Aspects of rationality

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Aspects of Rationality
Reflections on What It Means to Be Rational and Whether We Are

Raymond S. Nickerson

Psychology Press Taylor & Francis Group 270 Madison Avenue New York, NY 10016 © 2008 by Taylor & Francis Group, LLC

Psychology Press Taylor & Francis Group 27 Church Road Hove, East Sussex BN3 2FA

Printed in the United States of America on acid-free paper 10 9 8 7 6 5 4 3 2 1International Standard Book Number-13: 978-1-84169-487-0 (Hardcover) Except as permitted under U.S. Copyright Law, no part of this book may be reprinted, reproduced, transmitted, or utilized in any form by any electronic, mechanical, or other means, now known or hereafter invented, including photocopying, microfilming, and recording, or in any information storage or retrieval system, withoutwritten permission from the publishers. Trademark Notice: Product or corporate names may be trademarks or registered trademarks, and are used only for identification and explanation without intent to infringe. Library of Congress Cataloging-in-Publication Data Nickerson, Raymond S. Aspects of rationality : reflections on what it means to be rational and whether we are / Raymond S. Nickerson. p. cm.Includes bibliographical references. ISBN 978-1-84169-487-0 (alk. paper) 1. Rationalism--Psychological aspects. 2. Psychology--Philosophy. I. Title. BF441.N49 2007 153.4’3--dc22 Visit the Taylor & Francis Web site at http://www.taylorandfrancis.com and the Psychology Press Web site at http://www.psypress.com

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CONTENTS

7 1

Preface

vii

What Is Rationality?

1

2

TheSearch for Standards of Rationality

37

3

Intelligence and Knowledge

71

4

Beliefs

113

5

Goals, Values, and Affect

175

6

Explanations

209

III

IV

Contents

7 8

Preference and Judgment

253

Decision and Choice

285

9

Understanding and Wisdom

323

10

The Relativity of Rationality

357

11

Conclusions and a View ReferencesIndex

389 421 489

PREFACE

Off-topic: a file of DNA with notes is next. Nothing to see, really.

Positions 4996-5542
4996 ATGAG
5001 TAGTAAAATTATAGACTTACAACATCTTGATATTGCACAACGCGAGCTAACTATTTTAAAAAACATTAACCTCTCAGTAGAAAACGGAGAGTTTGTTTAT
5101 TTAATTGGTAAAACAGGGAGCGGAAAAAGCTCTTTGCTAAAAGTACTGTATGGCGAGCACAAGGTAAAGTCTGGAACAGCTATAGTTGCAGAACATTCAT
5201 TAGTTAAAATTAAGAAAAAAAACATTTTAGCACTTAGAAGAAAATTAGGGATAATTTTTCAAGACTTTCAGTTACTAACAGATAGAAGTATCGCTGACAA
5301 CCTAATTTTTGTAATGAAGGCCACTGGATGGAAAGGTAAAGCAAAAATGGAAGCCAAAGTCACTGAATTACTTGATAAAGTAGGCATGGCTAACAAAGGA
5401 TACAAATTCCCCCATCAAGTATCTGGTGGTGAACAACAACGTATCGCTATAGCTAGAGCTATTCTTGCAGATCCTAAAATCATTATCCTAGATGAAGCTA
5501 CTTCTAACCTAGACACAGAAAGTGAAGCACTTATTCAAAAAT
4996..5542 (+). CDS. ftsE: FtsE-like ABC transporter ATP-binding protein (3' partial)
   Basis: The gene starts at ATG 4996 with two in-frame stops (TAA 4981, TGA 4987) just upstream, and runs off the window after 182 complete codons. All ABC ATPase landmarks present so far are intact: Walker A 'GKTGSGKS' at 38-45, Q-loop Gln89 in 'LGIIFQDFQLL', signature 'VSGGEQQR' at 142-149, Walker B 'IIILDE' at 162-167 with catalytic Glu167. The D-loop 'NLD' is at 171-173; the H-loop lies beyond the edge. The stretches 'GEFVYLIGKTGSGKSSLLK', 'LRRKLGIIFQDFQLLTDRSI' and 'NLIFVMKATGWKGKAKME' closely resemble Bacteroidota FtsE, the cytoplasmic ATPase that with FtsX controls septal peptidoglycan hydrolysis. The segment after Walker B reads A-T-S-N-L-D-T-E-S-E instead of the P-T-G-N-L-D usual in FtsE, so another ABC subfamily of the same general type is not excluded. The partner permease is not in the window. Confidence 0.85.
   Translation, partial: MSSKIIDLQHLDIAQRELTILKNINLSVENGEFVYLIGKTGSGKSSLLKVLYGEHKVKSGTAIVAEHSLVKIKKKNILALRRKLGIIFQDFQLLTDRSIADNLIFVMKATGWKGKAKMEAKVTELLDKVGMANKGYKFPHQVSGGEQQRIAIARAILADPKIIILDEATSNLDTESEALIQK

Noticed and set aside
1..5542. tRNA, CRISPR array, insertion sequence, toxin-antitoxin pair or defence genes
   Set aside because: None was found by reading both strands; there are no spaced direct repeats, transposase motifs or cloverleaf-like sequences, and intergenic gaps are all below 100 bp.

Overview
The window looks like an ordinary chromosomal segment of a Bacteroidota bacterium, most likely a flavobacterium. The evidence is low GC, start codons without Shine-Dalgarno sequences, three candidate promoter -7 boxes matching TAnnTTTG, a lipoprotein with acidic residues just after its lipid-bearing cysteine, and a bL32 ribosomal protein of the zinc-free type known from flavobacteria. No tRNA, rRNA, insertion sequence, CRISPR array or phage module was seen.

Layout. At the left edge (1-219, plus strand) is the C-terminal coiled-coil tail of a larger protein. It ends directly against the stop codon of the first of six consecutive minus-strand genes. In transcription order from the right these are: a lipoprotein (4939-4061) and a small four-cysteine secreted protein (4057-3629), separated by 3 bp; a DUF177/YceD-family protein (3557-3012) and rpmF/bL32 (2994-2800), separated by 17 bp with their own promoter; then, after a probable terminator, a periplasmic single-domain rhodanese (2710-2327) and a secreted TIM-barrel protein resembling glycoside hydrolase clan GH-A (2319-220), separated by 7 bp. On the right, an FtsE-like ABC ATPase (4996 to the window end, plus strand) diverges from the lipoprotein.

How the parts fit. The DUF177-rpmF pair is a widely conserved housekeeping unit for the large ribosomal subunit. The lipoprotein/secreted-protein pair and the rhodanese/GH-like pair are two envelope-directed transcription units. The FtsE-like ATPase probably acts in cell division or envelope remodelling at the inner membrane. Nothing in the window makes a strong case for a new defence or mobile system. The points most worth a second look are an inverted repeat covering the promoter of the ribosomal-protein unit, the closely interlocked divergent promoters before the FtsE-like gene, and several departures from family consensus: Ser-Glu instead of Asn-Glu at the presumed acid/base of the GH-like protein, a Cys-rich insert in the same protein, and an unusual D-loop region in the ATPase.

I suspect that everyone who reads these words considers himself or herself to be rational. But all of us probably can think of people whom we consider to be irrational, or at least to behave irrationally on occasion. These surmises imply the existence of some concept of rationality in terms of which such judgments are made, but that does not mean that we would find it easy to articulate that concept precisely, if asked. What does it mean to be rational—to reason well and effectively? How does rationality, broadly conceived, relate to the knowledge one acquires, the beliefs one forms, the explanations one constructs or appropriates, the judgments and decisions one makes, the values one adopts? If you fi nd the question of what it means to be rationaldifficult to answer precisely, you are in good company. Philosophers, among others, have debated it for many centuries. A closely related question is: What is the character of human reasoning, and, in particular, does it tend to be rational? The second question presupposes an answer to the fi rst. If we cannot say what rationality is, or what we intend to mean when we use the word, we cannot hope todetermine whether any particular instance of reasoning or behavior is rational or not. Much has been written about human rationality—or lack thereof. In recent years, some psychologists have focused attention on numerous ways in which people appear not to be rational, at least if being rational is taken to mean thinking or behaving in accordance with some normative standard. Others have argued that ifhuman reasoning is as flawed as this work suggests, it is a wonder that we, as a species, are still around to notice the fact. In this book, I discuss much of the experimental research on reasoning as it relates to the question of human rationality, in the context of a variety of conceptions of rationality, not limited to conformity of thought and behavior to the dictates of one or another...
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